The STEM Read Podcast with Alex Garland: “Devs, Determinism, and Maybe-Dead Cats”

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by STEM Read Staff

“Science is actually incredibly lyrical and poetic and meaningful and also beautiful,” author and filmmaker Alex Garland explains in this episode of the STEM Read Podcast.

This may not be a typical way of describing scientific theories, but Alex Garland isn’t your typical writer. He sat down at C2E2 for an interview with STEM Read Director Gillian King-Cargile to discuss his creative process and discusses the ways he weaves cutting-edge science into his work.

His fascination with science infuses his fiction (The Beach), screenplays (Annihilation, Never Let Me Go, Ex Machina) and even video games (Enslaved: Odyssey to the West), but it’s his latest endeavor, the TV miniseries Devs on FX and Hulu, that provides him a medium to explore further his fascination with quantum mechanics and the juxtapositions that exist in the world around us.

Devs, FX on Hulu

Garland’s curiosity about quantum mechanics – particularly the relationship between time and velocity as well as the ways in which science can explain our own existence – is a result of a proverbial trip “down the rabbit hole” that set him on a path of self-discovery. As Garland explains to Gillian, one of his current interests is the relationship between the subjective and objective states of existence and what science can tell us about this relationship.

Need a refresher on quantum mechanics and quantum computing? Gillian also interviews physicist Rebecca C. Thompson, head of the Office of Education and Public Outreach at the Fermi National Accelerator Laboratory (a.k.a., Fermilab), who breaks down in layman’s terms what quantum mechanics is, shares her thoughts on the future of quantum computers and her take on Devs, and explains how Harry Potter and Schrödinger’s Cat fit into the world of quantum physics.

Listen for yourself! Check out the Notes & External Links for further exploration.

For those of you engaged in distance-learning and e-learning, Devs and this episode of the STEM Read Podcast might be a great way to connect with high school and college students over popular culture, science, and philosophy. The series is now streaming on Hulu and clips are available on YouTube. The STEM Read Podcast is available for free wherever you get your podcasts. Here are some ideas on how you can use these resources.

After listening to Alex’s and Becky’s views on the beauty, power, and magic of quantum theory, here are some things teachers and students can think about as we continue the conversation of science and science fiction:

  1. One idea that fascinates Garland is how “our brains are not giving us a precise account of what we’re seeing – rather, they’re giving us their best guess even in an act of straight-forward observation.” What do you think he means by this? Where do you see this taking place in your own world?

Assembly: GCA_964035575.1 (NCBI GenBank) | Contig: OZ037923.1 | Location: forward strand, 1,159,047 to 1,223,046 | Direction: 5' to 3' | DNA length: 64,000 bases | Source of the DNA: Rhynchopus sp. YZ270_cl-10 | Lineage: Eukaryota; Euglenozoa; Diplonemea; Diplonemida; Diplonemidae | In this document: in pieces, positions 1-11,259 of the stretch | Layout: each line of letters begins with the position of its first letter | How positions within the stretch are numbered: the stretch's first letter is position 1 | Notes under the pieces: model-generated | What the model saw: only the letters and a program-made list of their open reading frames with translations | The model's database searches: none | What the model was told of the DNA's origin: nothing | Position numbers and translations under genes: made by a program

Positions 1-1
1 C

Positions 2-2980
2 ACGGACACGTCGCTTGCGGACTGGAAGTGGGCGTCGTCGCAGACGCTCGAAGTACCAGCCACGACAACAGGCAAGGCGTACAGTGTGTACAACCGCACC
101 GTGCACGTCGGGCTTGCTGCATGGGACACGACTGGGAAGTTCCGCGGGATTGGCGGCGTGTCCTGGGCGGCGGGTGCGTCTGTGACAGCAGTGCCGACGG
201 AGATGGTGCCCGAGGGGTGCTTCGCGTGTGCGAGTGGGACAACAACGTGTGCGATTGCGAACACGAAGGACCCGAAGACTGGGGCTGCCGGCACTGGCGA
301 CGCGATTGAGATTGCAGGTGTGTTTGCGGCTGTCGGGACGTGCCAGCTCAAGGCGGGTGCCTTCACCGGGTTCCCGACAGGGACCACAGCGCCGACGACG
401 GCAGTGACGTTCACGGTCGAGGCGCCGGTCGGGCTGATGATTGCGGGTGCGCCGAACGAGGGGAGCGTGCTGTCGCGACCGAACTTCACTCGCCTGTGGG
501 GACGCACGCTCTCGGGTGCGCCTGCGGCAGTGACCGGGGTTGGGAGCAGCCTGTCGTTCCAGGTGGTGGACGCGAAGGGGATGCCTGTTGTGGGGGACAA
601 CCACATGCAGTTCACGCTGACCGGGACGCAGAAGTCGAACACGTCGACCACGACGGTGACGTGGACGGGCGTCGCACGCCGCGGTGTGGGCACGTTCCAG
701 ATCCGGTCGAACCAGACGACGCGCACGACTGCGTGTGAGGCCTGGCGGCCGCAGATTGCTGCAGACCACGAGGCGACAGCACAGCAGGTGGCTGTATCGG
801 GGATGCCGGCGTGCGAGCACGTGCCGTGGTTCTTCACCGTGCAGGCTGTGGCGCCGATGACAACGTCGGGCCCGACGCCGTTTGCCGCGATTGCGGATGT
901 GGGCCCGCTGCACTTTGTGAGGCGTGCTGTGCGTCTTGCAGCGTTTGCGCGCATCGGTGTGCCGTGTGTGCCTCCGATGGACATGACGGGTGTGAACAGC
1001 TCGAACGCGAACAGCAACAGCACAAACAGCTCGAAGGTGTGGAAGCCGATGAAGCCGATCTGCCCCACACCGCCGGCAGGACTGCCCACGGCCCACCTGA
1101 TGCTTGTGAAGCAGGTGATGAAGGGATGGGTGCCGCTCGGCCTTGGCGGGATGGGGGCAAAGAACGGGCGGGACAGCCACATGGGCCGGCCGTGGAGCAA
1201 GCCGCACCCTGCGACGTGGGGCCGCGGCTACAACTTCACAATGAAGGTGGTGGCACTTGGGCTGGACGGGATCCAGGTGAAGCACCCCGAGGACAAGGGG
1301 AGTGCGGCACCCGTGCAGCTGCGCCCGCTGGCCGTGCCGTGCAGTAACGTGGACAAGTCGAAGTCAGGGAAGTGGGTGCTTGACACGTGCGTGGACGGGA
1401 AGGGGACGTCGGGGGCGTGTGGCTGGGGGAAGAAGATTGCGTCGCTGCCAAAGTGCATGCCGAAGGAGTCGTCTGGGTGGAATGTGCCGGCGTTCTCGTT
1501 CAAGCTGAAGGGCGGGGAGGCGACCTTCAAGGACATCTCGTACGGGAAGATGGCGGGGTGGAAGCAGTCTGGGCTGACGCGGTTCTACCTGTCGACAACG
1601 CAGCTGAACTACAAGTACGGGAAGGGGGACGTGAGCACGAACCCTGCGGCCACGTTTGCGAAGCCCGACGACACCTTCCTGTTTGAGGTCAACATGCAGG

2. Garland says he was a reluctant student and felt “excluded from science” in his youth, but as a teen, his interest in physics was piqued by the connection between time and velocity and the concept of matter and “trying to understand the world.” What role do you think Art (books, TV, film) can play in introducing people to science concepts and careers? 
  3. In Devs, Garland explores the concepts of predeterminism (a philosophical theory that states that everything in the world already is known and/or has been decided) and quantum computing (computer technology based on principles of quantum theory). Watch Devs and think about the following ideas: Does the show change your ideas about whether or not life is predetermined? Why or why not? If you haven’t thought about the idea of predeterminism before, how do you feel about it?
  4. In our podcast, Thompson states with Devs, Garland is starting new conversations in science by asking “what problems can we solve numerically with numbers, with computing, that we could never solve before and is that a thing a quantum computer could do in our lifetime?” What problem do you hope a quantum computer might be able solve or confirm in your lifetime? What would be the advantages and disadvantages of knowing this solution?
  5. Alex Garland believes that most good things derive from curiosity and being open-minded. What does it mean to you to be open-minded? Why might this state of mind appeal to someone who creates science fiction or art in general? How could open-mindedness benefit people in other careers?
  6.  Which area(s) of science are you most curious about? Why does this area of science interest you? Brainstorm a science fiction story that could be created to explore that interest?
  7. Which scientific concepts play a role in the storylines of some of the books, movies, or shows you’ve seen? How do the storytellers use these concepts? How does the use of these concepts add to the storyline?
  8. How is science fiction different from fiction? Read a science fiction story or watch a science fiction movie. What ideas are representative of facts within the storylines? For example, Avengers: Endgame uses concepts such as time travel and quantum mechanics to stop Thanos. Research the scientific concepts you discover to see if they’re true.
  9. Name a crazy idea that you would like scientists to research or make a reality.